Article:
Pence and Kaine: Two Bad Catholics?

Pence and Kaine: Two Bad Catholics?

By Fr. Longecker

Last night’s VP debate was interesting from a religious point of view because it pitted a departed Catholic against a dissident Catholic.

In doing some demographic studies of the church recently I came across the statistics I already knew–that former Catholics are one of the largest religious groupings in the USA. We should be honest. We’re losing members more than we’re gaining them.

Hispanics are easily drawn to the Protestant churches with their informal worship and easy membership message. Liberal Americans are tired of the church’s stance on same sex marriage, women’s ordination and other emotive issues. Lazy Catholics are drifting away to the allure of the American “good life” of prosperity and pleasure.

What interested me about Kaine and Pence, however was that they typified two types of Catholic of their generation. I have no idea why Pence left Catholicism except that he probably found Evangelicalism more accessible, relevant and that like many who go that path “got saved”. In other words he had a personal encounter with Christ that he did not discover in Catholicism.

For him I actually have a lot of time. I don’t condone his leaving the Catholic Church, but I understand it. It is very possible that the Catholic Church he left was riddled with the double poison of liberal theology and what I call “mechanical sacramentalism”. In other words, the Catholic faith was reduced to a justice and peace ideology combined with a routine and empty celebration of the sacraments. That kind of deadly Catholicism empties churches, and if it was combined (as it often is) with lazy, corrupt clergy who are sexually active (with one another and too often with young boys)—well no wonder he left.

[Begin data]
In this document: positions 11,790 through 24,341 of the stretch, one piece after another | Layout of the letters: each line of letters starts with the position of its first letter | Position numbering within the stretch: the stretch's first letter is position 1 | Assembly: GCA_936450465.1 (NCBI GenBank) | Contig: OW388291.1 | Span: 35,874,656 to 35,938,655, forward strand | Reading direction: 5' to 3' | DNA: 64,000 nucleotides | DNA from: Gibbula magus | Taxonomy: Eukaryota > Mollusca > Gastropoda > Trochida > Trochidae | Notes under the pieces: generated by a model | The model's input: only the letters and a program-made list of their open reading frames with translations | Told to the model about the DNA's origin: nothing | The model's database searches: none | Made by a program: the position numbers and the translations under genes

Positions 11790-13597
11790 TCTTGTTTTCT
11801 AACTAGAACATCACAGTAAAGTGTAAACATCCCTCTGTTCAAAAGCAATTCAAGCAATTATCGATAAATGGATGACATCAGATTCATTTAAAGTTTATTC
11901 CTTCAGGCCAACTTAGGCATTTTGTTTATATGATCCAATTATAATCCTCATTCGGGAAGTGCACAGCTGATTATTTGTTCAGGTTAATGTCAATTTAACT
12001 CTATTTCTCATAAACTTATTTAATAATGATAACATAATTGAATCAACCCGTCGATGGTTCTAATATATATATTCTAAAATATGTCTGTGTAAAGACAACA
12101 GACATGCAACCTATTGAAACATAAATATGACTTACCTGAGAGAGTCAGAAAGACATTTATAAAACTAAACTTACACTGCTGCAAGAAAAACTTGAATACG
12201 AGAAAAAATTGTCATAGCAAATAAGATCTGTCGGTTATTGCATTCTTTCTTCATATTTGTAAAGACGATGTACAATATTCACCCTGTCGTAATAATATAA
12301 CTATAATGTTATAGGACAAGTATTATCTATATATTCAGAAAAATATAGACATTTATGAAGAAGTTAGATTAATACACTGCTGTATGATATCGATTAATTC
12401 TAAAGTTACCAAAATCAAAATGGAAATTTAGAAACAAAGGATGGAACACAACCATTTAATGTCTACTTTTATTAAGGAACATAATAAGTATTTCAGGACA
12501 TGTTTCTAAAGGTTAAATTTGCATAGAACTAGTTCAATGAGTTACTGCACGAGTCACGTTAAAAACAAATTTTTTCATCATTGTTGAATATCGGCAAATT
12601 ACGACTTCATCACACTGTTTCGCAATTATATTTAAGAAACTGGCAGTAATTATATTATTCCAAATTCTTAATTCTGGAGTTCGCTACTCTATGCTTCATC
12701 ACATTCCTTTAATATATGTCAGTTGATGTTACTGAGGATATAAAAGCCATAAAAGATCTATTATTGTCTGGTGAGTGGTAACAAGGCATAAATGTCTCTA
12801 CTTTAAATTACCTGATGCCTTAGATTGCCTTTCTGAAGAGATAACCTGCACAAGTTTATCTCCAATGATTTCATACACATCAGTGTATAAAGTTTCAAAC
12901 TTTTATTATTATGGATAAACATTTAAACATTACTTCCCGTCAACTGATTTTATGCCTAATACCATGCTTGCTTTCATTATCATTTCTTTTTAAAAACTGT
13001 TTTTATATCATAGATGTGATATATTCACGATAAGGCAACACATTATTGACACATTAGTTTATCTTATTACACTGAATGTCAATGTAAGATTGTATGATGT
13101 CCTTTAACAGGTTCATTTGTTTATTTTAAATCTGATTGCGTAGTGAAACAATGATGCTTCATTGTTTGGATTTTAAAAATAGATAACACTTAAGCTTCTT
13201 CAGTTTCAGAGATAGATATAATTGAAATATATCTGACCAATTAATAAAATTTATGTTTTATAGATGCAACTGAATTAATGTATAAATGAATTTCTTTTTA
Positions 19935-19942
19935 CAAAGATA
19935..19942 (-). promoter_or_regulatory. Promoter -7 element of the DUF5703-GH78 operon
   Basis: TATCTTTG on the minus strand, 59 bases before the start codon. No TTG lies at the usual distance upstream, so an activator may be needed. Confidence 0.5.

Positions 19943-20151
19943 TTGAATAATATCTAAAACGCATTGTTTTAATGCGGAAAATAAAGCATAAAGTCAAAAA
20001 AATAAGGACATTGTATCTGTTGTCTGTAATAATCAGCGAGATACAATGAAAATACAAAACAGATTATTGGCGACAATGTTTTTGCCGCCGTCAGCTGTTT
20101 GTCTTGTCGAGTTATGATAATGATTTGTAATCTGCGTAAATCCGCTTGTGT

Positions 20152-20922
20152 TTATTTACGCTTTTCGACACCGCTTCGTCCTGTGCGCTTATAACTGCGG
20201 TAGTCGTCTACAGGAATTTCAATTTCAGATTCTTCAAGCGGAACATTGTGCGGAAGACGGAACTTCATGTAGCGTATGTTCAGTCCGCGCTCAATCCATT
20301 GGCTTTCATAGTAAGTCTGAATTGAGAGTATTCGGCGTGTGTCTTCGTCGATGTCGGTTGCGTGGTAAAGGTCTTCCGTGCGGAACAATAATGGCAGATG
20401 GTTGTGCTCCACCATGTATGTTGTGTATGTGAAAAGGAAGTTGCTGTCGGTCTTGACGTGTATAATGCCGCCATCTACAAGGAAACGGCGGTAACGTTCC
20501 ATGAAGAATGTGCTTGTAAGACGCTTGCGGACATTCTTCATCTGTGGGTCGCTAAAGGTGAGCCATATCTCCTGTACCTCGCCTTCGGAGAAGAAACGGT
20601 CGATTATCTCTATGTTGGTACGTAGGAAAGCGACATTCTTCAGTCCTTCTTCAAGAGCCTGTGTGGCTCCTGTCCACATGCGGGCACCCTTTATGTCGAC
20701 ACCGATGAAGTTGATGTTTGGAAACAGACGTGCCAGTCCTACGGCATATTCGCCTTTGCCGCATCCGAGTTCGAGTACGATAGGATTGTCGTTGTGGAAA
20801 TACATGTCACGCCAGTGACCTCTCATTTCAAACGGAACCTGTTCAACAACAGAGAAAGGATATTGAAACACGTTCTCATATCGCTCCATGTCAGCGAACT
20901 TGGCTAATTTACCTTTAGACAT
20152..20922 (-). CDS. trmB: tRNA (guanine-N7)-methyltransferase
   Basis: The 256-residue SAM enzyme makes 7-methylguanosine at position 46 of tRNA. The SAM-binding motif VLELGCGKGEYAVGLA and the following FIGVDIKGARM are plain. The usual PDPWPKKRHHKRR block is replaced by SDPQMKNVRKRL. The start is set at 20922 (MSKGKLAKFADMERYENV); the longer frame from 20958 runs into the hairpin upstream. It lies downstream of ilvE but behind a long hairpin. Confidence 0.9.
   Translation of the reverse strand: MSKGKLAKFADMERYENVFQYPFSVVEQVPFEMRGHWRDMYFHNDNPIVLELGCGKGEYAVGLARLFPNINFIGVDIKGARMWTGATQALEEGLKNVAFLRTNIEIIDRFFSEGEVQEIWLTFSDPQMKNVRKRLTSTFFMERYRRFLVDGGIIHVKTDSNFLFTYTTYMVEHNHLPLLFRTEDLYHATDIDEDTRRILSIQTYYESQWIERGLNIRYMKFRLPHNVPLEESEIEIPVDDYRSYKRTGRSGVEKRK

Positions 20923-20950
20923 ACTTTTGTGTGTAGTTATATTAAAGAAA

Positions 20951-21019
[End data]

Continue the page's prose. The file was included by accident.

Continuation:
If that is the case with Pence (and these are the complaints I hear from many who have left) then I sympathize. It is very possible that he left that kind of Catholicism and found in Evangelicalism a robust, supernatural, traditional and disciplined expression of the Christian faith.

I cannot judge Kaine, but his particular brand of self righteous, self congratulatory “Catholicism” is, from all appearances, just the kind of Catholicism that probably drove Pence away. The public church going of a man who supports abortion and same sex marriage–while having support from his pastor and silence from his bishop–is more destructive than the honest departure of someone like Pence.

Are Kaine and Pence two bad Catholics?

To stand things on their head, from what I can discern, Pence the non-Catholic is a better Catholic than Kaine the Catholic.

He exhibits something I’ve thought  for a long time: “Better a good Protestant than a bad Catholic.”

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